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BanG Dream! It’s MyGO!!!!! – Episode 8

Hello folks, and welcome back to Wrong Every Time. Today I am impatient to return to the thunderous drama of MyGO, in the wake of the casual all-timer that was the band’s first live performance. Like MyGO’s third episode, the seventh was a masterclass in focus and perspective, drawing the audience into the band’s precise headspace through its patient evocation of the tension in the green room. And then that performance! Their two songs proved a staggering celebration of how far our heroes have come, with Anon’s diligent practice and Tomori’s courage leading them through a genuinely impressive concert set. And unlike many musical dramas, it never felt like we were switching a flip into confident “performance mode” – these were the characters we’ve come to know on-stage, insecurities and limitations and regrets included.

Of course, some of our bandmates were carrying more regrets than others. This performance was a great victory for most of our group: Anon proved to herself and the others that she can actually keep up with them as a musician, Taki’s anxieties about leadership were put to rest by the success of the final result, and Tomori was able to affirm the validity of this new sunny spot, this Haru Hikage that sounds different, but still feels like home. But for Soyo, this band has never been its own reward. It has been a means to reunite with the members of CRYCHIC, a placeholder bearing stand-ins soon to be replaced by Sakiko and Mutsumi. With the new group’s rendition of Haru Hikage essentially confirming Tomori has replaced Sakiko, and Sakiko acknowledging this statement with a tearful exit, Soyo’s cheerful façade has shattered. Soyo’s out for blood, and I can’t wait to see the fallout; after all, one of my favorite character arcs is “guarded cynic learns their friends still appreciate their true self,” plus Anon’s sure to be delightfully unbearable about Soyo finally showing some earnest feelings. Let’s get to it!

Episode 8

Despair filters directly to rage as our episode begins, Soyo no longer bothering to conceal or misdirect. With her dreams destroyed, what’s the point anymore?

She recovers quickly though, and falls back into the convenient tactic of using another as an emotional stand-in, saying that “Saki was crying”

“So what if she’s crying? It’s got nothing to do with us, right?” The blunt Taki unsurprisingly cuts right to the core of the issue. Taki possesses nothing but disdain for the girl who previously separated her from Tomori – why does it matter what Sakiko thinks?

And Soyo’s response to this is “you’re awful,” a line only Soyo could pull off without shame. She’s been plotting to punt half of this group while smiling to their faces, but Taki’s indifference to Sakiko’s feelings is what’s awful? Oh Soyo

New detail I’m appreciating in the OP: Anon closing her eyes to concentrate as she does a little lead run into the chorus, then cheering to herself when she nails it. Through Anon, MyGO is offering a charming and fairly realistic articulation of a novice artist who’s pushing themselves into moderate facility through sheer determination, with every fresh riff a new mountain to struggle over

Tonally the OP seems all about the breathless rush of charging forward beside people you believe in. As Taki described their second song, there’s sense of headlong momentum in the music, born of both Taki’s relentless alternating snare-and-bass drum chorus beat and Tomori’s continuous flow of run-on lyrics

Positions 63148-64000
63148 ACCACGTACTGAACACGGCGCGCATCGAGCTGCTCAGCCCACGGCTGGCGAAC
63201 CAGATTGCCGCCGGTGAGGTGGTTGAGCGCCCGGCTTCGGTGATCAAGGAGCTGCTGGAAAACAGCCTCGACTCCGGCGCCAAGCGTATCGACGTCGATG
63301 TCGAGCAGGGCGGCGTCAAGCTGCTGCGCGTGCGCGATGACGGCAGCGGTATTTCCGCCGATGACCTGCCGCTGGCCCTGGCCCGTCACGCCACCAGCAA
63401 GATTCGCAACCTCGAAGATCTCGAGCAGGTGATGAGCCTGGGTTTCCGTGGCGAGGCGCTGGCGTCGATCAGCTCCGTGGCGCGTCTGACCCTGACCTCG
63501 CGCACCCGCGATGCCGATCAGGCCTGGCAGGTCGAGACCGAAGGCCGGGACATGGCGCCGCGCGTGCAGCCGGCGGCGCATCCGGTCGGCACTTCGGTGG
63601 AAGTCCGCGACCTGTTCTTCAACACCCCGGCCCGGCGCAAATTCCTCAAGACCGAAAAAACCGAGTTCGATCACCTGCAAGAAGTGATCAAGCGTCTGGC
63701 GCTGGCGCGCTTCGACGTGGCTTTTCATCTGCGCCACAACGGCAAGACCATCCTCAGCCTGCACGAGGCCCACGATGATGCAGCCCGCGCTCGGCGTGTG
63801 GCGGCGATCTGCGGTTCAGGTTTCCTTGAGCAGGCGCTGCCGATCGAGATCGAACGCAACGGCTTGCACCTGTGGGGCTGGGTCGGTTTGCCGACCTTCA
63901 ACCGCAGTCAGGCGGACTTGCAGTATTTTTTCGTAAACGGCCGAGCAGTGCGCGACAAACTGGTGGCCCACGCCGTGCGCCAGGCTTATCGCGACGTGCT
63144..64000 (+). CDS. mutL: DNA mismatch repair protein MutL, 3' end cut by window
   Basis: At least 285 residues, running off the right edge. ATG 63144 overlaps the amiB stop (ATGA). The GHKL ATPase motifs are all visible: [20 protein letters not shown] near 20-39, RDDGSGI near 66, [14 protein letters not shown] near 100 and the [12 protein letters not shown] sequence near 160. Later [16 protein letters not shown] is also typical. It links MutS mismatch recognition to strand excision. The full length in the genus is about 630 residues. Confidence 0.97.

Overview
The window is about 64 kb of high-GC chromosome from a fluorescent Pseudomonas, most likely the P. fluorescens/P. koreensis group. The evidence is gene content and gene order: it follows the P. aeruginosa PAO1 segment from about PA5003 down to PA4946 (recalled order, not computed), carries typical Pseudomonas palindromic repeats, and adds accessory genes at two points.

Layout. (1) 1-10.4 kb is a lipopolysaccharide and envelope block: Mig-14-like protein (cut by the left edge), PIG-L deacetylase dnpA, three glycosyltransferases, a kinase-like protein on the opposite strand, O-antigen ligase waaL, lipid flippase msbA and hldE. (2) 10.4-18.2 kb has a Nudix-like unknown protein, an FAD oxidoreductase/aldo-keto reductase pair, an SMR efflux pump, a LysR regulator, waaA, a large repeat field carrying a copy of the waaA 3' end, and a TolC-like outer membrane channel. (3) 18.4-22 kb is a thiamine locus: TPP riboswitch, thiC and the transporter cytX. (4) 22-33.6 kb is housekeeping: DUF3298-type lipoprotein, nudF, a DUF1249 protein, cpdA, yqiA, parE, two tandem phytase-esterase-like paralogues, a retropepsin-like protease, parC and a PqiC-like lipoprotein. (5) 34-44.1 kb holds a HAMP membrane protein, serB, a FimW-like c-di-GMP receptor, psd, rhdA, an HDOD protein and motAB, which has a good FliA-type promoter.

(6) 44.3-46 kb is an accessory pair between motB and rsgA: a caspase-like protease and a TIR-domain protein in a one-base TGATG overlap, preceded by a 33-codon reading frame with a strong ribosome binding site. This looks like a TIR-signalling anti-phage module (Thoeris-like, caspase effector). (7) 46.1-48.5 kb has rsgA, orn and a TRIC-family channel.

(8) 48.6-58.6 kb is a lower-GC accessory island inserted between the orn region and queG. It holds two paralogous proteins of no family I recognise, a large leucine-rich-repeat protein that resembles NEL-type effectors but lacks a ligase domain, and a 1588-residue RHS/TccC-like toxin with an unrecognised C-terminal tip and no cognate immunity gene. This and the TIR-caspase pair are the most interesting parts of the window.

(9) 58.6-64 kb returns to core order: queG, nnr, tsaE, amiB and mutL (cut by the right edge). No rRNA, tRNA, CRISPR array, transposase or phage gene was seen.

The next day at school, their classmates are all abuzz regarding their awesome performance. We can see a clear change in Anon here – this was originally all she wanted, but now her joy at being the center of attention is immediately accented by concern for Tomori, who seems troubled about Soyo’s explosion. Anon no longer wants simply to claim happiness, she wants to share it

“Soyo-san is kind. She’ll forgive us.” My god Anon. I had never considered the possibilities of a friend group having two schemers, with one of them being good at it and the other utterly terrible, until I encountered the hilarious disconnect that is Soyo versus Anon

“Do you want to go see her?” Anon isn’t the best at this, but she’s trying. Her straightforward approach is effectively hacking through this Gordian knot of grudges and regrets

They ask Sakiko’s classmates about her. Her classmates claim not to know her, thus revealing that Sakiko has remained so distant from her new classmates that they don’t even know her first name

Meanwhile, Ricky’s off sullenly lounging on her desk again

Anon attempts to get in contact with Soyo while Tomori pets her favorite comfort rocks

“Don’t worry about it.” “What’ll we do about our next performance and stuff?” “We’ll play again.” Taki remains as straightforward as ever, bottling up frustrations while only letting pragmatic, actionable words through

“She’s the one who’s angry!” Unsurprisingly, Taki doesn’t see any useful way forward in dealing with Soyo’s emotions. The feelings of others have always been foreign to her – she thinks practically (or so she believes she does), and sees others as driven by emotions that wander from irrational to inscrutable. That’s why Haru Hikage meant so much to her, and it’s also why she gets upset simply being asked to consider another’s perspective; she prefers to think of her nature as “honest,” rather than lacking in emotional intelligence

“I want to apologize to Soyo. I don’t know if apologizing is the right thing to do, but it’s true that we hurt her.” Tomori! She also has trouble connecting with the feelings of others, but she hasn’t given up on doing so – to her, Haru Hikage is a prayer for mutual understanding

Tomori gathers her courage to confront Soyo, only to find that Soyo has been “home sick with a cold” for days now

Tomori’s home is precisely what you’d expect: lots of neatly sorted collections of cute tiny objects, including a rigorously geometrical board of pins